Strike hits opening of revamped Orsay museum
Strike action at Paris' Orsay Museum on Thursday delayed the unveiling of its new impressionist gallery, which was set to reopen to the public following a two-year, multi-million-euro revamp, the museum said.
Home to the world's largest impressionist collection, the museum of 19th-century art was braced for a rush of visitors keen to discover masterworks by Claude Monet, Auguste Renoir or Edgar Degas in their new setting.
Instead it remained closed after dozens of staff stayed away in protest at planned job cuts next year, with unions scheduled to meet on Friday morning to decide whether to extend their protest.
Twenty-five years after its creation in a 200-year-old former railway station on the south bank of the River Seine, Orsay has spruced up around half of its exhibition spaces at a cost of 20.1 million euros (27.6 million dollars).
Special attention was paid to the impressionist gallery, which draws three million people per year, and whose paintings were moved temporarily to the ground floor since the museum stayed open throughout the project.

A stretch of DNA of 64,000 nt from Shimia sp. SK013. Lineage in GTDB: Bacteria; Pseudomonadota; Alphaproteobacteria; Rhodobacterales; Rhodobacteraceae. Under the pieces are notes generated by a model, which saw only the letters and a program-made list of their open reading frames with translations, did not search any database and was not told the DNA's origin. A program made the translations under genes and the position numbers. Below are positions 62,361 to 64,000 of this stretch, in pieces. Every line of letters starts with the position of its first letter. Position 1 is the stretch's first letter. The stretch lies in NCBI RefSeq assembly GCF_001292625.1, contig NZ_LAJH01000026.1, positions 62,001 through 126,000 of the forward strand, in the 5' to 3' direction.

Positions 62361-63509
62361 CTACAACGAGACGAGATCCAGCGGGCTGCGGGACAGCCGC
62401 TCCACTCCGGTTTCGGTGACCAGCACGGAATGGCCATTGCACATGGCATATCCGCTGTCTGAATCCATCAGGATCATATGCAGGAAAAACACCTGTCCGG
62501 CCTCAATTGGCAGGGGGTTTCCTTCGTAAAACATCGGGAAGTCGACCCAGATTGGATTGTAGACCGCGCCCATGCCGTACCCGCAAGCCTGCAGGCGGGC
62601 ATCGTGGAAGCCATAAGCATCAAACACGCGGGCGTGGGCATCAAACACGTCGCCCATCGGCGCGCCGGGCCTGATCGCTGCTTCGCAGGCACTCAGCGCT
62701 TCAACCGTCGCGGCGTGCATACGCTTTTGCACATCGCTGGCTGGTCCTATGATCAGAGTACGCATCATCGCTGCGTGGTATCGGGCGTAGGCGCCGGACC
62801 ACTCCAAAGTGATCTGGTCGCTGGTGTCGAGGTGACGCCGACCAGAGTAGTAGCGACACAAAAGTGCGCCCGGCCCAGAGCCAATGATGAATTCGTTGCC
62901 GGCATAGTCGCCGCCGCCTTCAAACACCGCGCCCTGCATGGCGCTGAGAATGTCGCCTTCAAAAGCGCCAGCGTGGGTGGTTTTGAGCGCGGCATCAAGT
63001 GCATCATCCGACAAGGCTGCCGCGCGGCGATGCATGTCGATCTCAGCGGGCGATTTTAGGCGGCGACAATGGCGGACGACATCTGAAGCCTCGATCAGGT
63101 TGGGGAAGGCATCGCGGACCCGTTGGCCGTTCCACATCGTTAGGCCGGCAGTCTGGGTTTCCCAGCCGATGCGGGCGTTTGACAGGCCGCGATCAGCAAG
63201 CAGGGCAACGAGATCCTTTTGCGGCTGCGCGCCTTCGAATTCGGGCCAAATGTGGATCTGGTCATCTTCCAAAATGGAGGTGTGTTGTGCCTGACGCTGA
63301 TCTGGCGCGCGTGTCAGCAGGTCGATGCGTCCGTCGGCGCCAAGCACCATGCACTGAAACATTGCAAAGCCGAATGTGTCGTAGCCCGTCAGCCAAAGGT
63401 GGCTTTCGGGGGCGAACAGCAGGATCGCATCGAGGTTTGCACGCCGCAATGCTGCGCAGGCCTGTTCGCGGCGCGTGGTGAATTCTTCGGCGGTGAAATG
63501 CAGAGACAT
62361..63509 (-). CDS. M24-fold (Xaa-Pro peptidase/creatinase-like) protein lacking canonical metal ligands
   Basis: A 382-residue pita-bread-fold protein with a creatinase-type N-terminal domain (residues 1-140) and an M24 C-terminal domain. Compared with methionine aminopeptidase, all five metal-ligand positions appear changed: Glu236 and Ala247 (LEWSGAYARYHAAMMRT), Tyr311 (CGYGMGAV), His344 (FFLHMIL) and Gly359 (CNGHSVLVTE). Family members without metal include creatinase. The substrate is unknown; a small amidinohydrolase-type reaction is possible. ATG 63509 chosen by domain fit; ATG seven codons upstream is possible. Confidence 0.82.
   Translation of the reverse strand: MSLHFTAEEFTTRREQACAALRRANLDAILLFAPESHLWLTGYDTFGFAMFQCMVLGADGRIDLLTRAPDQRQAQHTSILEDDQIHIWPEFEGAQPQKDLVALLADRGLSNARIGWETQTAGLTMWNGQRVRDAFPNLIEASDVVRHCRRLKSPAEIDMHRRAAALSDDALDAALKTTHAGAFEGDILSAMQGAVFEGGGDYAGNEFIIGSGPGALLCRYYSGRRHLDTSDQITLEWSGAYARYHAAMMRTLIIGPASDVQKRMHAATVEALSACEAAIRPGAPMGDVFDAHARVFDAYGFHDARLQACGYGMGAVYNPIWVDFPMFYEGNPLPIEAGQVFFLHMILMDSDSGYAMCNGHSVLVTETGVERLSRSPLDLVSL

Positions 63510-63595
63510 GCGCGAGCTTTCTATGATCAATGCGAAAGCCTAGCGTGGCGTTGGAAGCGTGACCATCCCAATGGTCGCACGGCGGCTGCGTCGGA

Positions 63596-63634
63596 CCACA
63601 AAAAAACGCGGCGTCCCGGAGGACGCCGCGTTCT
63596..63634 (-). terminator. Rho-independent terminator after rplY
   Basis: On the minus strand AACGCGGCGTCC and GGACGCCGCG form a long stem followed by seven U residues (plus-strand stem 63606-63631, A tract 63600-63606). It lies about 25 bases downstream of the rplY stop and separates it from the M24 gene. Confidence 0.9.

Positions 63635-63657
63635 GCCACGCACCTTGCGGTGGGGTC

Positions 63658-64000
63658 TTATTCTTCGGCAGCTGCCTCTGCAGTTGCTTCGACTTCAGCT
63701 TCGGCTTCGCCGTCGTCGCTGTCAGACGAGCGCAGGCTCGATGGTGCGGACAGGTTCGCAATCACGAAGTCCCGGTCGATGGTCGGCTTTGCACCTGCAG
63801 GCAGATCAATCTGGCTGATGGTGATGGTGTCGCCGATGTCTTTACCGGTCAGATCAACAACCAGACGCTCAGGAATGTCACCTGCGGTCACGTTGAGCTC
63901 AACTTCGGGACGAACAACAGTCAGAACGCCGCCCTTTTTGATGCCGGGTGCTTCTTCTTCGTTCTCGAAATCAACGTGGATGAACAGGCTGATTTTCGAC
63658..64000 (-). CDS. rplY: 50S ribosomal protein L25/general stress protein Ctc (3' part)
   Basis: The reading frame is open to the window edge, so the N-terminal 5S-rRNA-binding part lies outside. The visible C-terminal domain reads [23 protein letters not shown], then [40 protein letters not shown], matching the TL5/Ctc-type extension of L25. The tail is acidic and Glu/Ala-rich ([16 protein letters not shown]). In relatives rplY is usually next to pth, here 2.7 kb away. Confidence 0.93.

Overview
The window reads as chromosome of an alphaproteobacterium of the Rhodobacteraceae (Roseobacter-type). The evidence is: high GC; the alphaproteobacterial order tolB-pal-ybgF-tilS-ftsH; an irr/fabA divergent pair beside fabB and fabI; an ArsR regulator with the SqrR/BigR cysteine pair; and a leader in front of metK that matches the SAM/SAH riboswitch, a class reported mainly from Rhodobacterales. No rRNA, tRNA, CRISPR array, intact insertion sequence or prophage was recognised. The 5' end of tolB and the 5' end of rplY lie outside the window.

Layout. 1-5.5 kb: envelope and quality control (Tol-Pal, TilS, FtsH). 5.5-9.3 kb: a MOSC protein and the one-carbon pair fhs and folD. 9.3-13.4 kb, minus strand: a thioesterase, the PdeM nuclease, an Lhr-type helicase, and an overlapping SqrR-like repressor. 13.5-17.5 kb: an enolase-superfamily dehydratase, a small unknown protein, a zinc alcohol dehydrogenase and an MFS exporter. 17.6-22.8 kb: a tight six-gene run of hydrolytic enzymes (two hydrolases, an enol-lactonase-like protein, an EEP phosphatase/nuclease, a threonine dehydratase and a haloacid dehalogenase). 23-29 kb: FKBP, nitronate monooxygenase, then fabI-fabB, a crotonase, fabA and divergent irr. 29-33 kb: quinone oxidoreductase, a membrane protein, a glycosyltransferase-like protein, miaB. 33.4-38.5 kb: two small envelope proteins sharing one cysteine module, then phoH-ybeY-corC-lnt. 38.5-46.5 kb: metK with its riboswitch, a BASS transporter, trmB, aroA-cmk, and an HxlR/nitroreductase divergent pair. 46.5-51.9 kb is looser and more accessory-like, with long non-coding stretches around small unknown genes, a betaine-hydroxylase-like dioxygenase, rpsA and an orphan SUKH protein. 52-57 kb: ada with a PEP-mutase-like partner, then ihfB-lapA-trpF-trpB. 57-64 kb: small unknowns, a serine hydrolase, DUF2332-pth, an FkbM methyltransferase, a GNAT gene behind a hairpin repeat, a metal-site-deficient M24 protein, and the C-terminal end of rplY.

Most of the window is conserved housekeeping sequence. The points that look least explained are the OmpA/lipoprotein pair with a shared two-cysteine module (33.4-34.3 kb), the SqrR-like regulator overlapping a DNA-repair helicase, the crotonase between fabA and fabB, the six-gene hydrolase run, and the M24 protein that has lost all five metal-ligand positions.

Light was at the heart of the gallery renovation, with filters installed to screen the harsh natural light that shone down through the glass roof, along with new artificial lights that aim to reveal the works' full splendour.
Likewise, the white stone that covered the floor and walls of the impressionist gallery has been replaced with wooden floors and deep grey walls -- creating a more intimate setting, inspired by the salons and bourgeois homes in which the works originally hung.
Four new storeys were also built inside the museum's Amont pavilion, a vast former machine room, creating 2,000 square metres of new hanging space devoted to putting more of its decorative arts collection on show.
Visitors can find out whether the museum is open at www.musee-orsay.fr/en.
© 2011 AFP